We call her the guinea pig child. Let’s face it. It’s not like she came with a manual or anything and clearly we’d never done any parenting before, although before she came on the scene we did fashion ourselves parenting experts as most childless couples are wont to do. But really, we did not know what we were doing. Parenting was a grand experiment and she was the unfortunate guinea pig.

I read loads of books and did my best to implement the advice of the expert dujour. Unfortunately, I’m a fast reader and there are a lot of books. Poor kid probably thought she had whiplash from how quickly I changed the rules and my parenting style in those early years. I relaxed as more kids came along. Probably too much.

It can’t have been easy for the child who is a typical first born, type A, organized temperament to be raised by a creative, spontaneous, hippy mom like me. She picked up my slack, a lot. I can’t remember at what age she started taking the lead when we were out in public, but I remember admonishing many times over the years, “Stop leading when you don’t even know where we’re going.” I knew early that she would never be a follower. All we could do was pray without ceasing that she would be a follower of Christ and learn to be a servant leader of others. As the oldest of many, the leader (aka, bossy) part came easy. The servant part required much training over the years.

Until she has her own guinea pig child, she’ll never fully know how much we prayed for her or agonized over every decision related to her growth and development. From schooling choices, to television viewing habits, to diet, to the appropriateness of church youth group (Yes, really. Parents of first borns can be really uptight!).

And, although she was very vocal in her displeasure of many of our parenting choices, I never really knew where she stood in matters of faith or deep things of the heart. While we play, and joke, and tease, and shop, ours is not a relationship of midnight soul baring. Unlike her free-spirited, always wordy mother, this one holds things close to the vest.

knowbyloveAnd so I watched her life.  In her teen years, a picture began to emerge and I began to hope that maybe she’d blossom in spite of us.

Asked what she wanted for her sixteenth birthday and she was very specific. She wanted to get a group of friends together to complete sixteen random acts of kindness she had already written out. And so we went downtown and passed out gloves and sandwiches to the homeless, distributed cups of hot coffee to parking lot attendants, dropped off previously collected donations to the food bank, gave candy to workers waiting at the bus stops, and so much more. It was amazing, exhilarating, and totally outside my comfort zone. Once again, my child was leading me.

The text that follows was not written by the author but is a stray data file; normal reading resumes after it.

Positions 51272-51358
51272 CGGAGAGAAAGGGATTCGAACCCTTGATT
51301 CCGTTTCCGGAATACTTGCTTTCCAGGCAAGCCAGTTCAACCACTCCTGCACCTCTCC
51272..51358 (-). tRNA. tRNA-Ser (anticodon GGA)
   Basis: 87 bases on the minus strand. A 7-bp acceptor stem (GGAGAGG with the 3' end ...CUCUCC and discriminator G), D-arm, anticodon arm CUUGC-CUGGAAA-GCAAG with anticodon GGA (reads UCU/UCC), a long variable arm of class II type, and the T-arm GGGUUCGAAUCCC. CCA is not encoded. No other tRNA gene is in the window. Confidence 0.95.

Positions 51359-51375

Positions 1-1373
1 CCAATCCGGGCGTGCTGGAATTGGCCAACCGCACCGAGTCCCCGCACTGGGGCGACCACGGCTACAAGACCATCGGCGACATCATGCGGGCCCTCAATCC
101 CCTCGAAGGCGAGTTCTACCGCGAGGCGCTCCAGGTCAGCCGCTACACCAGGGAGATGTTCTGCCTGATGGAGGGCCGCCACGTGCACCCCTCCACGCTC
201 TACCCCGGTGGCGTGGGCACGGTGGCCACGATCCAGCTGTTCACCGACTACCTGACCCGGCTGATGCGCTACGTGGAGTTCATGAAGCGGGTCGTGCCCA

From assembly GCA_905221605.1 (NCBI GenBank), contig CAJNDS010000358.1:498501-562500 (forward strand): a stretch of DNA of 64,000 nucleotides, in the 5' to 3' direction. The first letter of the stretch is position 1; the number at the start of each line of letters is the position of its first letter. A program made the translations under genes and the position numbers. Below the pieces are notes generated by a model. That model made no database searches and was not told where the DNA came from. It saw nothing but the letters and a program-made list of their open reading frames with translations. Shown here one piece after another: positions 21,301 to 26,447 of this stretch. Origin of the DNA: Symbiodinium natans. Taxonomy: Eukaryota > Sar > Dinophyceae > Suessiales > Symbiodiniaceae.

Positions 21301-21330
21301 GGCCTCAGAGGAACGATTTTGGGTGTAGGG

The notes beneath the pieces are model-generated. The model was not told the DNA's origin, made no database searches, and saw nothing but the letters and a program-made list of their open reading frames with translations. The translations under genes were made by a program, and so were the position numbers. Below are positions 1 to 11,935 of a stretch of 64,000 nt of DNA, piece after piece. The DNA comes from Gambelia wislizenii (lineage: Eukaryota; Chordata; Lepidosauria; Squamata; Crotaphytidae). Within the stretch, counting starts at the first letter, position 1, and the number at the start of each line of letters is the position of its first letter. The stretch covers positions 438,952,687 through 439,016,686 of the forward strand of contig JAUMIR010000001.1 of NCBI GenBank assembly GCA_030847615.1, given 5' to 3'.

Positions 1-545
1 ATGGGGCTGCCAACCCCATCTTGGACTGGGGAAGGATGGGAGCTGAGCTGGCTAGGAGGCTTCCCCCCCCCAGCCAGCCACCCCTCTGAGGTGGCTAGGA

When we first brought Bo home from Serbia, Michaela was sixteen. Just two years shy of graduating, we all knew she wouldn’t be living in our home much longer. It would be nice if she cultivated a relationship with her new brother, but she really didn’t have to. He came to us a tough nut to crack, full of behaviors, and difficult to love. He painted with poop at every opportunity, threw food at the dinner table, broke everything he could, and pinched, hit, and kicked.

She dove right in. It wasn’t long before they shared a special bond and she became one of his trusted few.Mick&Bo

So, even though we’ve not talked about this for hours on end, it’s no surprise to me that she has chosen to serve as her life’s work. Specifically, that she is taking a gap year before attending college and leaving instead for a year in Seattle, WA. She will be working with Serve Seattle, a ministry of Urban Missions Institute, which trains young people through hands on internships, Bible study, and coursework for urban ministry. It is a boots on the ground experience and, we believe, will well prepare her for the ministry she feels called to do.

While she will serve in all areas of urban ministry, she has chosen to specifically focus her attention on homelessness, human trafficking, and prison ministry.

Like all missionaries, even those in training must raise their own support. She has been selling off all she owns, and working hard all summer, and still she is coming up short. If you are willing to invest in the future, not just for our girl, but for our world, please give directly to Serve Seattle (tax deductible) here. Be sure and find her name, Michaela Lakes, by clicking the “I would like to support” box so it will fund her training specifically. Or, you can give directly to her gofundme account here.

I look at all the social justice arenas that break my heart for which I feel powerless to make real change, and I am filled with hope. There are young people like my girl with drive, passion,  strength, and smarts who are willing to be led only by the One who matters into the heart of it all to make a difference. Change will be made through them.

mickmeMostly, I am filled with humility and gratitude that He took all our mistakes and failures, covered them with grace and mercy and allowed our daughter to find Him in spite of us. Her presence will be keenly missed in our home. My heart, quite frankly, will be ripped in two when she gets on that plane. But, as true with the last eighteen years, I know with certainty, there is grace for that.